How to Ease Your Workload
      Author:RUTH MANTELL     Source: http://cn.wsj.com     Release Time:5/16/2011 9:17:17 AM     View Times:10803
Given all of the work that has been piled on employees at leanly staffed companies during the weak economy, it's understandable that some workers want to scale back.

Almost four in 10 workers say one of the most important attributes they will look for in a new employer is a less-stressful work environment, besides competitive pay and benefits, according to a survey of more than 5,000 workers and 2,000 employers conducted in February and March by jobs website CareerBuilder.com.

But with unemployment still high, employees may be wary about talking to their boss about working less.

'The recession resulted in smaller staffs, heavier workloads and longer hours. While companies have become accustomed to doing more with less, workers may be feeling stretched too thin,' says Jennifer Grasz, a spokeswoman for CareerBuilder.com. 'As the economy improves, workers are growing more confident in their job prospects and are seeking out opportunities with more manageable workloads and better work-life balance.'

'Burned Out'

To some extent, employers know there's an issue. In December, CareerBuilder.com asked more than 2,000 employers if productivity levels could last this year, and 16% said: 'No, workers are already burned out.'

Meanwhile, most employees have been willing to be somewhat flexible because they are trying to accommodate their employers' hopefully temporary financial problems, says Ford Myers, a career coach based in Haverford, Pa.

With unemployment still high, some are afraid of losing their jobs. 'There's this dynamic of fear that someone will take my job if I don't do it,' says Andrea Kay, a Cincinnati-based career consultant. 'They know it's not good that they are burned out, but they just don't know what else to do.'

Others put in a lot of hours regardless of what's happening in the broader economy. But at some point too much work can lead to problems.

'People burn out,' says Mr. Myers. 'They get resentful, and they start underperforming because of this exhaustion and resentment.'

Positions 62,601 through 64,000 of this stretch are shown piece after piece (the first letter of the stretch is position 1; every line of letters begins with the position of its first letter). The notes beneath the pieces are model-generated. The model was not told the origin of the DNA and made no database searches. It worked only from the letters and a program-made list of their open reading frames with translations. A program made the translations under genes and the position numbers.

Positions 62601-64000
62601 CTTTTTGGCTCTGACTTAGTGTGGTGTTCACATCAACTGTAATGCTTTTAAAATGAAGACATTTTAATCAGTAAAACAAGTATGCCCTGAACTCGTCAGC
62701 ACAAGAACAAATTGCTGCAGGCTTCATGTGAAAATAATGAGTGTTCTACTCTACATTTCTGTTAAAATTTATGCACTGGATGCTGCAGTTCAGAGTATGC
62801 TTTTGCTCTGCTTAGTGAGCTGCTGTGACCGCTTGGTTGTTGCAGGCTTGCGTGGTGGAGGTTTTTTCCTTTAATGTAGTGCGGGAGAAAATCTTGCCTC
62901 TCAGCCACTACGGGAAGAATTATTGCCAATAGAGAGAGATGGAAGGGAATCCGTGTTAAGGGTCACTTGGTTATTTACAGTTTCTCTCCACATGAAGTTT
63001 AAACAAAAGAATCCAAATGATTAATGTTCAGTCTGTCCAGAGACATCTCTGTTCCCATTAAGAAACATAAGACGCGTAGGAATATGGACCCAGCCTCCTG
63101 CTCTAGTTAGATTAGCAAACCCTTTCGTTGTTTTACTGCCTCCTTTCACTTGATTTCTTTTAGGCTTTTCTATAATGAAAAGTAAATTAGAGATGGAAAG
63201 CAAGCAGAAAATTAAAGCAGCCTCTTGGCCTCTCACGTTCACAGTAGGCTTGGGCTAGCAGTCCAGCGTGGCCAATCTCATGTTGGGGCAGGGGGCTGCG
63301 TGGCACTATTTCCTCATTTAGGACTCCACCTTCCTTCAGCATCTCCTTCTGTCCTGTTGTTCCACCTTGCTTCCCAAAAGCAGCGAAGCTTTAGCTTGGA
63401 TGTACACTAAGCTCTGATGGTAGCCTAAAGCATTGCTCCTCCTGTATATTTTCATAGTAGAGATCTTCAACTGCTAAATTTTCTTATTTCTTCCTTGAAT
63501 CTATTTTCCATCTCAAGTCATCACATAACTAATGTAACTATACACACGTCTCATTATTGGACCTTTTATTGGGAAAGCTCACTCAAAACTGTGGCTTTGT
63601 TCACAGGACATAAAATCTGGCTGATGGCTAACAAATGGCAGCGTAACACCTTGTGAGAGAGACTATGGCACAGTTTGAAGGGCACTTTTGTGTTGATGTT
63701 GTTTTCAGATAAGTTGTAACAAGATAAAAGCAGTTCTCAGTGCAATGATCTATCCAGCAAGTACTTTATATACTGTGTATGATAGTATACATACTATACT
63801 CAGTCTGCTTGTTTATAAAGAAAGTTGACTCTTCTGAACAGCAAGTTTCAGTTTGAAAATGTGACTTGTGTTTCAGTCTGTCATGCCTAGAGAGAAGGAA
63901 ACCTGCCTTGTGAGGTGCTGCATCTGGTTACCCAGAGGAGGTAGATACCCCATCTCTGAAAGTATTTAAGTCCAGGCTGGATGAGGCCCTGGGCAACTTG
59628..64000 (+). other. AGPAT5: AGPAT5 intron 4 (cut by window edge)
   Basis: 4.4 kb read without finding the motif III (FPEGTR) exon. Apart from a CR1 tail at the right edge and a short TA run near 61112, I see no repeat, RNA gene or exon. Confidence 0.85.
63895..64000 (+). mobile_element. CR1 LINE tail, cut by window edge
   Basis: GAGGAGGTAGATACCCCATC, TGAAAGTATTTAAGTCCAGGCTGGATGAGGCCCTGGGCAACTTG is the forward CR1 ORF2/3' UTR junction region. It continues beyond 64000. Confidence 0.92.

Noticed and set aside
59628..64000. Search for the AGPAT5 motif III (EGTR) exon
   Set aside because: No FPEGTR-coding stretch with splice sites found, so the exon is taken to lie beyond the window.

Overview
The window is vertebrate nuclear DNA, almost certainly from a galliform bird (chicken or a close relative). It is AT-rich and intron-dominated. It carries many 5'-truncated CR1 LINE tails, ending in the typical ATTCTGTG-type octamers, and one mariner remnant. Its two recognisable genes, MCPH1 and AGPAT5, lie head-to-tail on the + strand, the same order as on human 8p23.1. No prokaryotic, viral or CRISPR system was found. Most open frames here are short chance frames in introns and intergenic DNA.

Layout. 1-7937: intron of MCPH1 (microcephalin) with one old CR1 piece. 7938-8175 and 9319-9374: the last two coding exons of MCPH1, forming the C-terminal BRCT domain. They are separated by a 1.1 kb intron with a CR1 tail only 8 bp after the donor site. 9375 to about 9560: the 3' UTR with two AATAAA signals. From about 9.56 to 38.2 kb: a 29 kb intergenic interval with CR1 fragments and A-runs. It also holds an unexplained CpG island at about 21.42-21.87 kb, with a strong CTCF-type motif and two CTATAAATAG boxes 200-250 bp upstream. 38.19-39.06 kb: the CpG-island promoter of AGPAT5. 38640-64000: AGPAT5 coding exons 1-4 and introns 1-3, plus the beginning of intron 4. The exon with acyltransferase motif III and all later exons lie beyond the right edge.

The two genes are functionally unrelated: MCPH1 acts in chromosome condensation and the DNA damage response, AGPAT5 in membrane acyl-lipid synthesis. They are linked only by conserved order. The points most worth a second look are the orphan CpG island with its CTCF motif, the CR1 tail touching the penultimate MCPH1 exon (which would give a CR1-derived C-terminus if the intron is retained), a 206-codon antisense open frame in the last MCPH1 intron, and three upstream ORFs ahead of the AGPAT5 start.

And while more cash and better benefits are nice, additional compensation isn't a panacea. 'Getting a bonus or a raise is fine, but that loses its luster very quickly if you're exhausted and resentful and miserable,' he adds.

Offer Solutions

Workers don't necessarily have to switch companies to find greener employment pastures, however. Careful planning and honest communication can help win a reasonable workload even during times of high unemployment, experts say.

Ideally, workers should talk with their bosses before problems erupt. And calmness is key, experts say.

'Do it at a time when you are not highly emotional,' Ms. Kay says. 'Don't go into the boss's office and scream or yell.'

Do go in with suggestions for how you can scale back yet still get your work accomplished, she says.

You want to offer solutions to your dilemma that will benefit your employer as well as you. You don't want to come across as creating a bigger burden.

If your employer's finances have rebounded somewhat, use that fact to strengthen your argument. Read the company's press releases and financial statements and talk to co-workers, Mr. Myers says.

When discussing ways to reduce your workload, be upfront and make it clear that you don't want to perform the job of more than one worker on a long-term basis, says Joel Garfinkle, an Oakland, Calif.-based executive coach.

Mr. Garfinkle suggests saying something such as: 'I respect the challenges that the company is going through, but I also want you to know the impact that this is going to have on me.'' Explain it in a way that doesn't undermine your credibility.

And be prepared for a negative outcome. 'It could turn out great or it could turn out poorly,' Mr. Myers says. 'They might say you are obviously not a team player.'

Get Compensated

Your company may not be able to lighten your workload. If that's the case, you should ask to be properly compensated, says Jason Levin, district manager for career website Vault.com.

Present all of your recent accomplishments and detail all of the extra work you've taken on.

'Be very clear that you are willing to take on extra responsibility, but that if there is a merit increase or a performance bonus you want to be considered for those' in return, Mr. Levin says. 'That has to be clear from the very beginning. You are in charge of communicating your own expectations.'

But tact is important, he says. Workers should show that they understand the tough economic situation facing the company.

'Put yourself in the shoes of your boss, who is probably also under a lot of pressure and stress,' Mr. Levin says. 'Reiterate your commitment to the organization's success.'

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